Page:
More than half of a group of children and adults surveyed in a global study reported to believe that parents check their devices too frequently, according to a press release from AVG Technologies.

AVG surveyed more than 6,000 people to look into the relationship between parents, children, and smartphones - specifically looking into how parents' technology habits made children feel and act.

Respondents in the online survey study were from Australia, Brazil, Canada, Czech Republic, France, Germany, New Zealand, the United Kingdom, and the United States.

Twenty-eight percent of parents reported feeling their own smartphone usage did not set a good example for children; though, both adults and children agree children spend more time on devices.

"The challenge is clear that we, as the parents, need to set the example to our kids that the devices are super useful, engaging and give us great pleasure, but we need to show them that there is a time to put them down and spend quality time with each other," wrote Tony Anscombe, a security evangelist at AVG.

Failing to distinguish inappropriate times for distraction by a mobile device while together with family could actually have far-reaching effects on family relationships. In fact, thirty-two percent of children in the study reported feeling unimportant when parents were distracted by phones, AVG reported.

"Technology is changing our world... It's important though that we distinguish between family time and device time and give each other the time and attention that we deserve," Anscombe wrote.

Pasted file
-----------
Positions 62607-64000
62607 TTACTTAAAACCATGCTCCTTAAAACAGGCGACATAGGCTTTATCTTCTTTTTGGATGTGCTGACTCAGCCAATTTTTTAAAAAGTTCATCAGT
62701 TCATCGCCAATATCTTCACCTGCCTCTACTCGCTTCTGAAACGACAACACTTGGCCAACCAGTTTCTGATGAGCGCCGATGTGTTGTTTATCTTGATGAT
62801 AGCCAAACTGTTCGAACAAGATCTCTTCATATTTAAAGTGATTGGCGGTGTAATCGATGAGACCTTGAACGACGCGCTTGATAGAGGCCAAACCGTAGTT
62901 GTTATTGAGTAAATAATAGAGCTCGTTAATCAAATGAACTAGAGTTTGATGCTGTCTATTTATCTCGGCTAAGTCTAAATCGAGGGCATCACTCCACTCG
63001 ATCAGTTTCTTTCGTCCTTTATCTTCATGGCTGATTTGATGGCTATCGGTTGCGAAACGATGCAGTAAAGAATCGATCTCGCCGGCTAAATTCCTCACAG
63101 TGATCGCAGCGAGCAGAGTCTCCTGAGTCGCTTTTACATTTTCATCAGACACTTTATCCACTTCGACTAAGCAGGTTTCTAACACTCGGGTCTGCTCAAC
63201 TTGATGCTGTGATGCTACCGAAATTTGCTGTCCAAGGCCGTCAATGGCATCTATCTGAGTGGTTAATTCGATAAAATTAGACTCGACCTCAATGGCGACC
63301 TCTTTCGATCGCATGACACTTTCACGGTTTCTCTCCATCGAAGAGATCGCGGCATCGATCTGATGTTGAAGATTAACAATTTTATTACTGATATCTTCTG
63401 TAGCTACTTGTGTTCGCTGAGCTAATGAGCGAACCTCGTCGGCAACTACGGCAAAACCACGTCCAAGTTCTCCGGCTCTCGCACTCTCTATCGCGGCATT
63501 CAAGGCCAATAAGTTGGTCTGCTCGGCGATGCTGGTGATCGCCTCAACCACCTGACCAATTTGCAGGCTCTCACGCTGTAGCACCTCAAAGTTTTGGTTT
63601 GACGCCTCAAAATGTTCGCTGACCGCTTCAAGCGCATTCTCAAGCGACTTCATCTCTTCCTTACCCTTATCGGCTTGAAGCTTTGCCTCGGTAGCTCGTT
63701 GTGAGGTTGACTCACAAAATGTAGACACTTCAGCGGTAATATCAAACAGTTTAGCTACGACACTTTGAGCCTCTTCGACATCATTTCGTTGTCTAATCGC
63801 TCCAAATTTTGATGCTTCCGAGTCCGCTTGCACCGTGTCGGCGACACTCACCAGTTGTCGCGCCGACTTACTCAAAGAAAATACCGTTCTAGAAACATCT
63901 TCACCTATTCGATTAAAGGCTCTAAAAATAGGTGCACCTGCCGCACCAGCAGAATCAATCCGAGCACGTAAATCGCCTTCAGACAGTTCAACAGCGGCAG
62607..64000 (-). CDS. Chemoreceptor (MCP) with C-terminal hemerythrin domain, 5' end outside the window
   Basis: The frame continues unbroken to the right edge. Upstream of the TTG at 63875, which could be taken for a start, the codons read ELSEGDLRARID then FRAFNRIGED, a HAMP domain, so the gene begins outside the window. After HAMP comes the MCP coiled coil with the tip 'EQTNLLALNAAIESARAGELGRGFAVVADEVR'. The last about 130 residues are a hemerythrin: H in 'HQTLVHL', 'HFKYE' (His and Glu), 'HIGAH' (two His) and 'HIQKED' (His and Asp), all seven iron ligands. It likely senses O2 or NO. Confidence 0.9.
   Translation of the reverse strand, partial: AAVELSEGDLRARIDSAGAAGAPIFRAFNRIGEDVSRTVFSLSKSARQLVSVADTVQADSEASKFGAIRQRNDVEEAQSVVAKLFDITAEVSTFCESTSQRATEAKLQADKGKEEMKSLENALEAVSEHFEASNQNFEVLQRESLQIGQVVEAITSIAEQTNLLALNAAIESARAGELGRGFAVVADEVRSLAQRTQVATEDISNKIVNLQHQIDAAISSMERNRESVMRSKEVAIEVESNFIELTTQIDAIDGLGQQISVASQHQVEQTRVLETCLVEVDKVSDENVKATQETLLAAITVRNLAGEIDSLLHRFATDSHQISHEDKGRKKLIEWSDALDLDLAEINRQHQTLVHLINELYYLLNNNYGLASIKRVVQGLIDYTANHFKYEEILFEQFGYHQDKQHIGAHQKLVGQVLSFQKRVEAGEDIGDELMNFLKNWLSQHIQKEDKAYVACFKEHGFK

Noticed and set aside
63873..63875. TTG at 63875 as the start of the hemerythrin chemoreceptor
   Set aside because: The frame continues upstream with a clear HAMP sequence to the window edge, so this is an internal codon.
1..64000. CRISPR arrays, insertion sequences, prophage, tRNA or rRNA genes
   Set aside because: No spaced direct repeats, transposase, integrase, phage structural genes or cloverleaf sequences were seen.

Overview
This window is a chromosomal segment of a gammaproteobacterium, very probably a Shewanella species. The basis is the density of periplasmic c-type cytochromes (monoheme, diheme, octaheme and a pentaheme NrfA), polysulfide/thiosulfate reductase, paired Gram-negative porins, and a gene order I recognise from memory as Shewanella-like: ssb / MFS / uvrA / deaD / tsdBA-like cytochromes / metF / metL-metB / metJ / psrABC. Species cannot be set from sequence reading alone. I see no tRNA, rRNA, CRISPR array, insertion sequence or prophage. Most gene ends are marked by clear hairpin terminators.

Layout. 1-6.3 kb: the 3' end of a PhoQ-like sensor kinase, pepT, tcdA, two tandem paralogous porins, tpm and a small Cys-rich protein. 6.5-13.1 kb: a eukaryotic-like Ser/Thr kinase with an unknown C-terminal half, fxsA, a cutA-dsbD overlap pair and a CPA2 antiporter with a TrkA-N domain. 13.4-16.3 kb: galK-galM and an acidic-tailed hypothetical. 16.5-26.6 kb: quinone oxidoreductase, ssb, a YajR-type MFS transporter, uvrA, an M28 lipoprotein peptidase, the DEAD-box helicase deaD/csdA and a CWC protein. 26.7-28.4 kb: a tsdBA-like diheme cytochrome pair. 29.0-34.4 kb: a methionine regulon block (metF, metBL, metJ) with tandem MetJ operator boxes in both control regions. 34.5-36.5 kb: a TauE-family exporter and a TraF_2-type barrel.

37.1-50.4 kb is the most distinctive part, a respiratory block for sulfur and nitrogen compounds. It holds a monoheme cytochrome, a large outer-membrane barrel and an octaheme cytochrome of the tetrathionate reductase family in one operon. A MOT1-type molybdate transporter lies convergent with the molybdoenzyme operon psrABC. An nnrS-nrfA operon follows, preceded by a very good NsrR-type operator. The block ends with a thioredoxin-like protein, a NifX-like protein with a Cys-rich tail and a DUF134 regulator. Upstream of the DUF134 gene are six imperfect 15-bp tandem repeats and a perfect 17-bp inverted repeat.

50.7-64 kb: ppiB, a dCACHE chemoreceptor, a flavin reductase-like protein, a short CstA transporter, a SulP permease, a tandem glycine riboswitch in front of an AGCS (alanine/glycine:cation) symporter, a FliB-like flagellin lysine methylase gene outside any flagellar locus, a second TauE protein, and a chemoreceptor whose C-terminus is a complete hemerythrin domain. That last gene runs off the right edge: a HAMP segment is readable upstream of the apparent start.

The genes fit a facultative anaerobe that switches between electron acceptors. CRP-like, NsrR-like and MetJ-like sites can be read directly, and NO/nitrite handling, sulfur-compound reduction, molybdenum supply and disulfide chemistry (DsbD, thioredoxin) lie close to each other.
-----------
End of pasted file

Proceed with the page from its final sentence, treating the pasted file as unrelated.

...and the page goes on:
The worst times to use devices while together were agreed upon across the board by children and parents: during conversations, while eating dinner, while watching TV, and while playing outside, according to a video made about the study results.

A recent blog post by Dr. Justin Coulson published on the Blog of the Institute for Family Studies lists eighteen ways to build a resilient child. Coulson highlights a 2014 study that found most resilient children agreed with two statements: "I have a parent who cares about me," and, "I have a parent who listens to me."

Many of the eighteen points include making more time for children and resisting being too distracted or too busy to spend time as a family. Two especially poignant messages in the list are the following:

  • "Turn off your smartphone. There may be no greater sign that you care, and that you will listen, than to power down your phone ... when your children want your attention."

  • "Turn off screens. Make certain parts of the day screen-free. No TV. No tablets. No phones. Just a focus on the people in front of you... . When you decide to do it is less important than making the decision [to do it]."

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